The oculus in the Pantheon dome in Rome.
The oculus in the Pantheon dome in Rome.

The Pantheon in Rome. The Sir John Soane House Museum. The Kimbell Art Museum in Fort Worth, Texas. These three projects represent seminal examples of daylighting that serve as benchmarks for both architecture and lighting.

The Pantheon, originally built as a Roman temple, now a church, was completed under the emperor Hadrian in approximately 126 A.D. The circular building features a Corinthian column portico and a rectangular vestibule that leads to the rotunda. This space, with an oculus opening to the sky in the concrete dome (shown), is one of the purist expressions of natural light entering a building and illuminating a space. Measuring 43.3 meters (142 feet) tall and wide, the Pantheon’s structure remains the largest unreinforced concrete dome in the world.


A detail of the shallow dome at the breakfast room at No. 13 Lincoln's Inn Fields, now the Sir John Soane's Museum London.
Courtesy Sir John Soane's Museum London A detail of the shallow dome at the breakfast room at No. 13 Lincoln's Inn Fields, now the Sir John Soane's Museum London.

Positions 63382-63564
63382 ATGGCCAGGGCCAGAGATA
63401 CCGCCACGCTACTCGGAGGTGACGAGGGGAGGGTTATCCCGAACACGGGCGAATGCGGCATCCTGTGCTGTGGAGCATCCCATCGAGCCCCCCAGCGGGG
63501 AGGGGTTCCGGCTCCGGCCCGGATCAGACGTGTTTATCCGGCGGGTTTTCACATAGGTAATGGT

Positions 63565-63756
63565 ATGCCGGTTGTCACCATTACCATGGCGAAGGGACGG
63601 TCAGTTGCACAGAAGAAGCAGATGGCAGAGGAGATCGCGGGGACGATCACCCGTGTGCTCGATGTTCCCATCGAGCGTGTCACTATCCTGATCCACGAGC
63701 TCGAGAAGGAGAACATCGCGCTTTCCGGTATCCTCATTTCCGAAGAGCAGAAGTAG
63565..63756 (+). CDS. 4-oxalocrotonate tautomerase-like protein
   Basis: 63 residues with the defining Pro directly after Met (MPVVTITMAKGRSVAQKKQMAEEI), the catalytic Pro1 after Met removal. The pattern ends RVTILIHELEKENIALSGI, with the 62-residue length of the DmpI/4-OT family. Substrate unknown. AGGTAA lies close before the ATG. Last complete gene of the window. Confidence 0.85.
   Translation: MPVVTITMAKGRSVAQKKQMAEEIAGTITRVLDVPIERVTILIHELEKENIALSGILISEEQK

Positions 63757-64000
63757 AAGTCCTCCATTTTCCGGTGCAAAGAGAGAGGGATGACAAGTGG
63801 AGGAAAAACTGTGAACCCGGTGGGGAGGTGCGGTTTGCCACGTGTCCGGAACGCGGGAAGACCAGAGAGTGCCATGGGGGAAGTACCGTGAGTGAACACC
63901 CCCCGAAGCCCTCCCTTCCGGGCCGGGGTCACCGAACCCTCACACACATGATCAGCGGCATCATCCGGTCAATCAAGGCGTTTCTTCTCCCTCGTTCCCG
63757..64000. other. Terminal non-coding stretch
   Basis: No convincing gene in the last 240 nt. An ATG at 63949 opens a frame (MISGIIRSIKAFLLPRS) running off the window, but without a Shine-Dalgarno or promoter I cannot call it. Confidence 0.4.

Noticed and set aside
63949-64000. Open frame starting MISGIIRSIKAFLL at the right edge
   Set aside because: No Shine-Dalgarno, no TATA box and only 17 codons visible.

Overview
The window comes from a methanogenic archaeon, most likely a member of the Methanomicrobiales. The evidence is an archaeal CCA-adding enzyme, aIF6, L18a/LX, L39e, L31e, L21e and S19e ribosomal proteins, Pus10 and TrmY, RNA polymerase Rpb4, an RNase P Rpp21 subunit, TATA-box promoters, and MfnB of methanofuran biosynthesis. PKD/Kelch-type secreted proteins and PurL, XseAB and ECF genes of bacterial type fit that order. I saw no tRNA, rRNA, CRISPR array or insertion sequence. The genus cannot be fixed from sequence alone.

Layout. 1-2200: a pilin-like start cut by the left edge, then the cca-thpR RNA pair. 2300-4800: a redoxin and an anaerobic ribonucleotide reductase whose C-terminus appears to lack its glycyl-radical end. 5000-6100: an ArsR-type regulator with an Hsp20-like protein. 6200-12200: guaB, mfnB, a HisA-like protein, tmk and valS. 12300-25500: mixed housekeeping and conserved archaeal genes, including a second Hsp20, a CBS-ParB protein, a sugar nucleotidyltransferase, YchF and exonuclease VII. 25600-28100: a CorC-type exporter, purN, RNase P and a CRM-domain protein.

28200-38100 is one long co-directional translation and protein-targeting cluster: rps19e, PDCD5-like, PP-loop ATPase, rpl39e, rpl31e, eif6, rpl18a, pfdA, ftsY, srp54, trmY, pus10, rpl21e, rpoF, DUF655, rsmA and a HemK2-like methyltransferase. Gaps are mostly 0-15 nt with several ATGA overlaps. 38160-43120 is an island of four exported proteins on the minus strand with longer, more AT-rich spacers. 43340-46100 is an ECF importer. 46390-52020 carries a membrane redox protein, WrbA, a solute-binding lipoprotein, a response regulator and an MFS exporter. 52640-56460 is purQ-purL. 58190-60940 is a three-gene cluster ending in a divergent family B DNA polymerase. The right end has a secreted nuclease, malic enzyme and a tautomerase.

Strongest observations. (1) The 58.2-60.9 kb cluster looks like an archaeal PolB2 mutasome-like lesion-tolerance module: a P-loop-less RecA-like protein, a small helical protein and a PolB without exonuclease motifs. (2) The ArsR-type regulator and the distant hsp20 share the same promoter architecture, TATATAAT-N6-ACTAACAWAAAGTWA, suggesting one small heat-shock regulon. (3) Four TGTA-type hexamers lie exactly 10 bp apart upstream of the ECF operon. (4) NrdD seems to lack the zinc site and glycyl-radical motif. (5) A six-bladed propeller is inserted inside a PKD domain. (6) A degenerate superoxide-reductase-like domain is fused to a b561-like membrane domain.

Sir John Soane (1753–1837) was enamored with light, considering it an essential building material. He developed a number of innovative daylighting systems using skylights, mirrors, and concealed lamps in his London home at 12-14 Lincoln’s Inn Fields (now the Sir John Soane's Museum London) that served as his laboratory. The breakfast room, for instance, features an octagonal skylight with colored-glass panels and two side skylights. Strategically placed mirrors reflect the colored light. Soane’s experimentation goes well beyond just bringing natural light into a room but how, through its manipulation, light can craft space and create atmosphere.


The entry of the Kahn Building and its signature ceiling reflector system allows daylight to illuminate the interiors.
Richard Barnes The entry of the Kahn Building and its signature ceiling reflector system allows daylight to illuminate the interiors.

A modern tour de force of the unification of architecture and illumination was realized in the Kimbell Art Museum in 1972. A collaboration between architect Louis Kahn and lighting designer Richard Kelly, the skylight design features a curved reflecting screen made of perforated anodized aluminum that distributes a “silvery” light evenly across the cycloid curve of the ceiling and only allows indirect sunlight to come in contact with the artworks. (Downlights provide supplementary illumination when needed.) Kelly also worked with engineer Isaac Goodbar from lighting manufacturer Edison Price, who devised a computer program to determine the reflector’s curve, one of the first uses of computer technology in either architecture or lighting design.

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